There! My brain, all washed and clean. 

Sunday, May 5, 2013

In defense of the mental health time-out

This entry was inspired by a reader’s (Madame Lisa’s) comment. She said, “I wanted to hear your take on Azarenka’s behavior at the SF of the AO this year …the panic attack”. Thanks Lisa. You probably realize that I am a big ole nerd who loves doing homework assignments. And I am going to take a stance in defense of Victoria Azarenka.

Shocking, I’m sure. If Azarenka were an effigy, she would have been burned in Australia after she took a 9-minute time-out to gather her nerves during the semi-final match against Sloane Stephens. People felt that she was being given special privilege because she was (at the time) the top player of the WTA.

Me, I watch stunned as Sloane sat there passively, not complaining, not saying a word. I was speechless with anger – at Sloane. I could not believe her apathy. I could not handle her forbearance. I found myself thinking that if it was Serena who had taken the prolonged time-out, Sloane would have been shouting disrespect from on top of the dome of the stadium. But perhaps because her opponent was a White bitch – as opposed to a Black one – Sloane sat there like a loser as her muscles went cold and the match slipped away from her hands.

And yes, I do also understand the rage against Azarenka. The lengthy break was suspiciously timed. It went on for far too long. It had the tone of gamesmanship from a player well known for her manipulativeness during tennis matches. The way she holds up her hand just as the server is preparing to serve. The way she often seems belatedly not ready to receive. The way she seems intentionally to throw the server off her rhythm. The way her high-pitched screams continue well past her contact with the ball, all the way into its return to her. Yes, in my opinion, Azarenka is a manipulative bitch.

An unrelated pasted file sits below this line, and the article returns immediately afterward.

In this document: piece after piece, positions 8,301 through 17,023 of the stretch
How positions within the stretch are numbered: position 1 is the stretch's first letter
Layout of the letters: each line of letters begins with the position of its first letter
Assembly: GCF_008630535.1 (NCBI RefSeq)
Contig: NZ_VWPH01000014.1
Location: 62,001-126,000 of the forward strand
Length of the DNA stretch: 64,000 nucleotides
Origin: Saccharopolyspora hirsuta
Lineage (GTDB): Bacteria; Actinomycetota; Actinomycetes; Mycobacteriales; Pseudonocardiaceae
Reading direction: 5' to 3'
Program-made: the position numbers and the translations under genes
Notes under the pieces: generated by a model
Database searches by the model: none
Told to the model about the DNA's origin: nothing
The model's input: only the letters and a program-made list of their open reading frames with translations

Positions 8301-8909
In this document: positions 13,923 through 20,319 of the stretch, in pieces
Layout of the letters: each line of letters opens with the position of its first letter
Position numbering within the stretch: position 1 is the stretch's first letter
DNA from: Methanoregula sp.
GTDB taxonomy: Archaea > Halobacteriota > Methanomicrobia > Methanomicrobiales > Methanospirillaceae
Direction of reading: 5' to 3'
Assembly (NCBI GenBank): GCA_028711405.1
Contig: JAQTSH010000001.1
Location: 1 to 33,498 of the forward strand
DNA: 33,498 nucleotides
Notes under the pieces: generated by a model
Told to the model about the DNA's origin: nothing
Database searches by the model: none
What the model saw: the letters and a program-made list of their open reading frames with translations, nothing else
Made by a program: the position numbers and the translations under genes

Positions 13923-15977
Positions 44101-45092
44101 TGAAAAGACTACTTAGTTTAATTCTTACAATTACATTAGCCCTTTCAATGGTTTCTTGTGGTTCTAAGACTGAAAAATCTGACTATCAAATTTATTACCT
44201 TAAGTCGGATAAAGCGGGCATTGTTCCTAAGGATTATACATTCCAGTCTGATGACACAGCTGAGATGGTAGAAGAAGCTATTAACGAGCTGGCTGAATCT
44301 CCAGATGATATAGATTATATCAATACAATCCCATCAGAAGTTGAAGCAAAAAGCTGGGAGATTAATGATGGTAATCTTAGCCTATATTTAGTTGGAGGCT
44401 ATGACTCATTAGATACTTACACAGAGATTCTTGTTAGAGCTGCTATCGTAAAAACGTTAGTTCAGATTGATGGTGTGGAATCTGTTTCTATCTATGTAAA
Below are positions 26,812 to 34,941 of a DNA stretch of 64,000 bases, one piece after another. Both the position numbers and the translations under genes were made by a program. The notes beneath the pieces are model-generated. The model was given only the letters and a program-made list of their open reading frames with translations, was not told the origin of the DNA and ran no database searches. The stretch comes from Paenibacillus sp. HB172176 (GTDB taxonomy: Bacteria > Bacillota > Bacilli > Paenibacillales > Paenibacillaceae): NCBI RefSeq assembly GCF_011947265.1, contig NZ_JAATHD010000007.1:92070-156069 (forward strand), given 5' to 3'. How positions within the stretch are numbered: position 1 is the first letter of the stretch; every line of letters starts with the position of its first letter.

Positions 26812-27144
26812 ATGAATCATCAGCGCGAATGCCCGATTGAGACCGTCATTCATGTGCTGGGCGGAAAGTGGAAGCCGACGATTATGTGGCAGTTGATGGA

And yet I will defend her right to take a mental health time-out in the middle of a match. Do you know why? It’s because if she had had a hamstring injury, she would have been allowed time to have it diagnosed and treated. I don’t see the difference between the need for diagnosis and treatment of emotional distress. And I think that players should be allowed time out for treatment of mental distress as long as the rules continue to allow for treatment of physical injury. In a just world, the latter would not be favored over the former.

Rules have to be consistent. There was a time when the injury rule did not exist. But thanks to one Shuzo Matsuoka, the rules were changed in 1995, allowing players to receive medical treatment during a match instead of having to forfeit. 

This new rule has, of course, been abused like no other in tennis. Well-intentioned in its motive, it opened a floodgate of one-upmanship as players pretend to be injured only to run like gazelles toward the winning trophy. But as long as this rule continues to exist – and chances are it’s not going anywhere anytime soon – then it must be implemented.

My position is that if we allow players time out to treat heatstroke and pulled groins, then we must also allow them time to gain control of their emotions during an anxiety attack, if said anxiety is limiting their ability to perform. (I wasn’t there but I find it hard to believe Azarenka had a true 'panic attack'. People tend to mislabel anxiety as panic all the time).